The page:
In this connection, the Secretary for Commerce and Economic Development met with the Consul General of the US to Hong Kong and Macau on March 15 to convey to the US Administration our request for excluding Hong Kong from the US plan to raise tariff on imports of steel and aluminium. We also request the US Administration to engage us in full dialogue prior to taking any unilateral action. Our Economic and Trade Office in Washington DC has taken corresponding follow-up actions in reiterating Hong Kong’s standpoints and concerns to the relevant local authorities.
At the WTO Informal Ministerial Gathering held on March 20 in New Delhi, India, the Director-General of Trade and Industry reiterated that WTO Members should act within the WTO framework, and pointed out that unilateral moves could undermine WTO's rules and commitments that seek to uphold the fundamental principles of non-discrimination, transparency and predictability, and bring about systemic risks to the multilateral system. Protectionist measures will also impede global economic growth. At the WTO Council for Trade in Goods meeting held on March 23, representative of the Economic and Trade Office in Geneva reiterated our concerns and stated clearly our position on the subject tariff measures. We will continue to follow up on the matter on the WTO platform and with the US Administration. We also reserve our rights to pursue all necessary actions under the WTO.
The HKSAR Government has been keeping in touch with the trade, and will provide advice and assistance to manufacturers who intend to make representation to the US Department of Commerce to exclude their products from the tariffs unilaterally imposed by the US.
According to the information of the Census and Statistics Department, Hong Kong has no domestic exports of the covered steel products to the US. The values of Hong Kong's re-exports of the covered steel products to the US in 2016 and 2017 were US$1.35 million and US$1.76 million respectively (both constituting 0.2 per cent of Hong Kong's total exports of the covered steel products in the respective years). As for aluminium products, Hong Kong's total exports (including domestic exports and re-exports) to the US in 2016 and 2017 were US$42.92 million and US$38.72 million respectively (constituting 9.0 per cent and 8.7 per cent of Hong Kong's total exports of the covered aluminium products in the respective years).
The HKSAR Government has all along been closely monitoring changes of import regulations and policies of our major trading partners, promptly providing trade information to our local traders and manufacturers, and where necessary, responding to trade restrictive measures in order to safeguard Hong Kong’s trade interest. Our overseas Economic and Trade Offices will continue to closely monitor changes in trade regulations of our trading partners and stay in close touch with the relevant local officials concerned on matters affecting our trade and economic interests.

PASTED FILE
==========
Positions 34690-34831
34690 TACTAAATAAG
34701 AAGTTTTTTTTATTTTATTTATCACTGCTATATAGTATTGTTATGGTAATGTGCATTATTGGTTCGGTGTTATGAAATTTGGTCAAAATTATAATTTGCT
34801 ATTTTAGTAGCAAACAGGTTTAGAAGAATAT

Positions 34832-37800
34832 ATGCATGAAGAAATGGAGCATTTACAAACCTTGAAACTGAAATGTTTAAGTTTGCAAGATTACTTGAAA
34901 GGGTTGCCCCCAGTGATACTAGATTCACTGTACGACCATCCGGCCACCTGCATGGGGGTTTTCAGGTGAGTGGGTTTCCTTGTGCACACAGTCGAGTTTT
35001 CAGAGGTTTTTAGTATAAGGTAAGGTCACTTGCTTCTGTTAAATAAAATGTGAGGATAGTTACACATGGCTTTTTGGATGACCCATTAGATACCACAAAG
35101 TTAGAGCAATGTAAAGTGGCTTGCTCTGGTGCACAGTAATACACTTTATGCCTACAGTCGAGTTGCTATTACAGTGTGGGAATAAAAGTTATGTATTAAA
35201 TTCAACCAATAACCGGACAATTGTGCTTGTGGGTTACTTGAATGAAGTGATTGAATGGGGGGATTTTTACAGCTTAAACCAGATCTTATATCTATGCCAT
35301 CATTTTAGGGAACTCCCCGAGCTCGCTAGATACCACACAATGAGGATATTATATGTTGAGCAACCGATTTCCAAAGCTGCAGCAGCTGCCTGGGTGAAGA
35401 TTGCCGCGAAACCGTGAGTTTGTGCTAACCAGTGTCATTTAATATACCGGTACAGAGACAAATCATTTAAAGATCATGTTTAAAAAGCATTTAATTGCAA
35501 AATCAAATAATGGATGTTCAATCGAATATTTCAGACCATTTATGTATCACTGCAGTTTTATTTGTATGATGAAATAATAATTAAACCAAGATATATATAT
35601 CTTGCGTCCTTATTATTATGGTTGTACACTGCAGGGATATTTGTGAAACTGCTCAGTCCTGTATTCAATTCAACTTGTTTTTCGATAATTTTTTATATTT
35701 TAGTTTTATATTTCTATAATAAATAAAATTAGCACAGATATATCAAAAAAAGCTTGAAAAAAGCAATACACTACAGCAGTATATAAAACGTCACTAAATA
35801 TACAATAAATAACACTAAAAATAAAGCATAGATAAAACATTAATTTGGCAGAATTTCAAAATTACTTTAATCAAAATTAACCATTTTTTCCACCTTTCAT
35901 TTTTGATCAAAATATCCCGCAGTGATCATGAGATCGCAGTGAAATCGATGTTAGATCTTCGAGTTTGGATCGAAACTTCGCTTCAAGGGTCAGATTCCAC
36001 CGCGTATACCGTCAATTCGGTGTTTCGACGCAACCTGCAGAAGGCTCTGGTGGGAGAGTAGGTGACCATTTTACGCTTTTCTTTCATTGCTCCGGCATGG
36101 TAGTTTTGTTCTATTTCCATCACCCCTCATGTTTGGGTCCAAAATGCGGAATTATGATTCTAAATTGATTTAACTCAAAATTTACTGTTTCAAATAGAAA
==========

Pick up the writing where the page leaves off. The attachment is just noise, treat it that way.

Regarding sanctions against the Democratic People’s Republic of Korea (DPRK), the US imposed a new round of unilateral sanctions last month, adding 27 entities, 28 vessels and one individual to the unilateral sanctions list maintained by it. Five Hong Kong-registered companies have been included. The US prohibits all persons and entities subject to its jurisdiction from engaging in transactions with persons and entities on the sanction list.
In 2017, DPRK ranked 180th among Hong Kong's trading partners in the world. Given that the trade volume between Hong Kong and DPRK is very small and that the unilateral sanctions list of the US only involves a very small number of Hong Kong-registered companies, the unilateral sanctions imposed by the US against DPRK would not have material impact on Hong Kong's industry and economy.
Note 1: The coverage of the products in the investigations are set out below:
Note 2: The Federation of Hong Kong Industries; The Chinese Manufacturers' Association of Hong Kong; The Chinese General Chamber of Commerce; The Hong Kong General Chamber of Commerce; and The Hong Kong Chinese Importers' and Exporters' Association.
Ends/Wednesday, March 28, 2018